Aphasia is a language disorder involving the degradation of understanding of words or word production or non-verbal equivalents of words. It results from a malfunction of the language centers in the cerebral cortex and basal ganglia or the connecting webs in the white matter. The diagnosis is made clinically, often it also includes neuropsychological Tets. To identify the cause of an imaging of the brain (CCT, MRI) is initiated. The prognosis depends on the cause and the extent of damage and the age of the patient. There is no specific treatment, but a speech therapy can promote recovery. In right-handed and about two-thirds of the left-handed, the language function is located in the left hemisphere. In the other third of the left-handed, much of language function is located in the right hemisphere. Cortical areas that are responsible for language function: Posterosuperiorer temporal lobe (which Wernicke’s area included) Adjacent inferior parietal lobe Posteroinferiorer part of the frontal lobe in front of the motor cortex (Broca’s area) subcortical connection between these regions Damage to each part of this about triangular area (eg., by infarction, tumor, trauma or degeneration) influenced aspects of language function. A prosody (rhythm and quality of the emphasis that give the language meaning) is mostly influenced by both hemispheres, but sometimes also by a sole fault of the non-dominant hemisphere. Aphasia differs from a language impairment and functional disorders of the motor nerves and muscles that are responsible for speech production (dysarthria). Etiology aphasia arises n usually from disorders that cause progressive damage (such as stroke, head trauma, encephalitis.); in such cases, the aphasia does not deteriorate. Sometimes it results from a progressive disease (eg of expanding brain tumor, dementia.); In such cases, aphasia is progressive and worsens. Aphasia forms are roughly divided into receptive (sensory) and expressive (motor) aphasia. Receptive aphasia (sensory, liquid or receptive aphasia) patients can not understand words yet recognize auditory, visual or tactile symbols. It is a disorder of posterosuperior temporal gyrus of the language dominant hemisphere caused (Wernicke’s area). Often there is also a Alexie (loss of ability to read words). Expressive aphasia (motor, unflüssige or expressive aphasia): The ability to word formation is impaired, the word understanding and to think conceptually the assets are, however, relatively conserved. It is based on a disorder that affects the dominant left frontal or frontoparietal area, incl. The Broca’s area. They often causes agraphia (loss of ability to write) and hinders the reading. There are other types of aphasia (see table: aphasia types) that can overlap considerably. No aphasia classification system is ideal. It is often the most accurate to describe the kind of deficits to designate a particular aphasia. Aphasia types Type site of the causative lesion * Common causes speech patterns anomisch lesion (usually small) throughout the left hemisphere language areas Various disorders anomie in the spoken language (resulting in content-empty, circumscribing, paraphasischem speaking) and in the written language, fluency, good hearing and reading comprehension, normal word repetition expressive aphasia (unflüssig, expressive, motor) Large Lesion in the left frontal or frontoparietal area, incl. The Broca’s area infarction bleeding trauma tumor anomie in the spoken and written language, unflüssige speech (slow, labored production, short sentences, impaired prosody and limited use of prepositions and conjunctions) good word comprehension, impaired repetition of words, impaired writing (agraphia) Wernicke’s aphasia (fluent, receptive, sensory) Large lesion in the left temporoparietal area, incl. Wernicke’s area infarction tumor anomie in spoken and (written language, fluency with paraphasias, a variety of grammatical forms, but often little Meaning convey), poor understanding of belonging and written words, impaired word repetition, Error reading (Alexie), agraphia line Due subcortical lesion in the left hemisphere, often below the superior temporal gyrus or below the lower parietal lobe infarction bleeding tumor anomie (with significant paraphasias ), otherwise fluency, good word comprehension, impaired repetition of words (with frequent paraphasias), good reading comprehension letter does not affect Global Large lesion in the left frontotemporoparietalen area, incl. the Broca and Wernicke area Infarct bleeding trauma tumor severity anomie in the spoken and written language, unflüssiges Talk (often with low output), low word comprehension, impaired repetition of words, Alexie, agraphia Transkortikal motor lesion in the left frontal area, with the exception of Broca’s and Wernicke’s area infarction encephalitis bleeding trauma tumor Similar to the expressive aphasia, except for normal word repetition articulation often unaffected Transkortikal sensory lesion in the temporoparietal area, with the exception of Broca and Wernicke’s area Infarction encephalitis bleeding trauma tumor Similar to the receptive aphasia, except for normal word repetition * Pegged lesion is in the language dominant hemisphere (usually the left). Symptoms and complaints receptive aphasia Patients speak normal words fluently and use frequently meaningless phonemes, but they do not know the meaning of words or their references to each other. The result is a “word salad.” Patients are typically unaware that their language is incomprehensible to others. One limitation of the right visual field often accompanies a receptive aphasia because the visual track in the vicinity of the affected area verläuft.Broca Aphasia Patients can understand and form concepts relatively well, but their ability to articulate words is hindered. The impaired speech production and writing skills (agraphia, dysgraphia) normally frustrate the patient in their attempts to communicate a lot. However, oral and written communication for the patient make sense. The expressive aphasia may comprise a Anomie (inability to object naming) and disturbance of the prosody. Diagnostic exclusion of other communication problems studies at the bedside and neuropsychological tests brain imaging in a conversation marked aphasia can be identified typically. However, the physician should try to distinguish aphasia communication problems resulting from a severe dysarthria or by hearing, vision defects (eg. As in the assessment of reading performance) or limited motor skills when writing. At the beginning of a receptive aphasia can be mistaken for delirium. However, the Wernicke Aphasia is a pure speech disorder without other signs of delirium (z. B. fluctuating state of consciousness, hallucinations, inattention). The investigation at the bedside to identify specific deficits should include a survey of the following: spontaneous speech: the language is checked for verbal fluency, the number of spoken words, the ability to voice initiation, spontaneous errors, word finding pauses, hesitations and prosody. Name: The patient will be asked to name objects. Those who have difficulties with, often (z. B. “what you’re used to indicate the time” for “PM”) use descriptions. Repeat: Patients are asked to repeat grammatically complex sentences (eg “no ifs, and buts”.). Understanding: Patients are asked to point to objects, calling the doctor to follow simple commands or multistage and respond to simple and complex yes-or-no questions. Reading and writing: Patients are asked to write spontaneously and read. Reading comprehension, spelling and writing from dictation to be assessed. A standardized cognitive assessment by a neuropsychologist or speech therapists can discover more easily pronounced disorders and assist in treatment planning and exploration of the recovery potential. There are several standardized tests aphasia (eg Boston Diagnostic Aphasia Examination, Western Aphasia Battery, Boston Naming Test, Token Test, Action Naming Test;. Translator’s note .: In Germany, the Aachen Aphasia test is performed..). Imaging (CT, MRI, with or without angiographic sequences) is used to characterize the lesion (z. B. infarction, hemorrhage, mass) is required. If necessary, further investigations to clarify the cause of the lesion (eg., Stroke examination) are performed. Forecast recovery is affected by: basic size and location of lesions extent of language error response to therapy To a lesser extent, age, education, and general health of the patient often reach children <8 years after severe damage again their language ability through the failover of other hemisphere. After this age, it is the largest recovery within the first 3 months, however, a continuous improvement of varying amounts can even up to one year continue. Treatment treatment of the cause speech therapy enhancing communication aids treatment of certain lesions can be very effective (for. Example, corticosteroids, when a lesion caused vasogenic edema). The benefit of treatment of aphasia alone is unclear, but most clinicians believe that treatment helps by qualified speech therapists, and that patients who are treated as soon as possible after the onset of injury, benefit the most. Patients who can not regain basic language skills, and their caregivers however manage to convey messages with supported end communication aids (eg. A book or a communication board, the images or symbols of the daily needs of a patient show computer-based devices). Key points The language function is in the left hemisphere in right-handed and two-thirds of left-handers. A certain aphasia should be described by the description of the types of deficits because overlapping types of aphasia and no classification system is ideal. Evaluate to repeat the patient's ability to appoint at the bedside, to understand, to read, to write and run them through a brain imaging and tighten neuropsychological tests into consideration. done if possible causal treatment and speech therapy should be recommended.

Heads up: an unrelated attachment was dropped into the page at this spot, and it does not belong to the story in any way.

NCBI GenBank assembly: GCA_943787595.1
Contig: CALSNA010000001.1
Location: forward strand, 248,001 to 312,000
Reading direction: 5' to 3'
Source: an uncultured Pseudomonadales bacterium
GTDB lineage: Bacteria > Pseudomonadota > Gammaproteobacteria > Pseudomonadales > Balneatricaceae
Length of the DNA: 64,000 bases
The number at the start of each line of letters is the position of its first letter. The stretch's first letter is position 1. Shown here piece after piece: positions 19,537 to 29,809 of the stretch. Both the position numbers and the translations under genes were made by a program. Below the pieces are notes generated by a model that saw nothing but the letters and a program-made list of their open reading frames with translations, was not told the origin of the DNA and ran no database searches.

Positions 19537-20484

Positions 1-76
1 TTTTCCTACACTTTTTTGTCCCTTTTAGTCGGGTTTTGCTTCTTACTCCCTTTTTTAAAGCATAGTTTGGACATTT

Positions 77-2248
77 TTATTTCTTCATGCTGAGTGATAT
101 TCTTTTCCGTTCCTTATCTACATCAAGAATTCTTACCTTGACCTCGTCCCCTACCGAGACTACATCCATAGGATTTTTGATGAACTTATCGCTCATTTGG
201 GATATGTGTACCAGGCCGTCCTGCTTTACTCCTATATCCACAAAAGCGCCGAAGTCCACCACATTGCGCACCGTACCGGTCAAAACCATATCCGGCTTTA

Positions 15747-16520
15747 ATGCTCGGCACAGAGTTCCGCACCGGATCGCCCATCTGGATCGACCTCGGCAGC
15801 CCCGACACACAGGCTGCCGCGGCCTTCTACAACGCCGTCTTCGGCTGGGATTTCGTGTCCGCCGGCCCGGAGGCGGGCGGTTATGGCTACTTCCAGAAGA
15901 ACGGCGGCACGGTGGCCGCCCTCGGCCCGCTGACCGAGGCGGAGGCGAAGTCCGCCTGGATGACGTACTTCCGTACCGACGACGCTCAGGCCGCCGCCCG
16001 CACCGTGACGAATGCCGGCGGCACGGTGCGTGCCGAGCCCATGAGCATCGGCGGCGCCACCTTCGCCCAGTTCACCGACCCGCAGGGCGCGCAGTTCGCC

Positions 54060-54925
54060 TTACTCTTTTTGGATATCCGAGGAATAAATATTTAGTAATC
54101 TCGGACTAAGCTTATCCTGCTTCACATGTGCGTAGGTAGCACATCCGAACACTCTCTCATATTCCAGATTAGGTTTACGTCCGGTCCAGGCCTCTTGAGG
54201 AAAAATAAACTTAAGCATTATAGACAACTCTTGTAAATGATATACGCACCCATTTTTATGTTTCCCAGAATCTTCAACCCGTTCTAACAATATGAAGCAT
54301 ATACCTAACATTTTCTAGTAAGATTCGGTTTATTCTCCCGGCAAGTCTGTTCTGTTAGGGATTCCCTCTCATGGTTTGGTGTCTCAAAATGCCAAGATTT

Health Life Media Team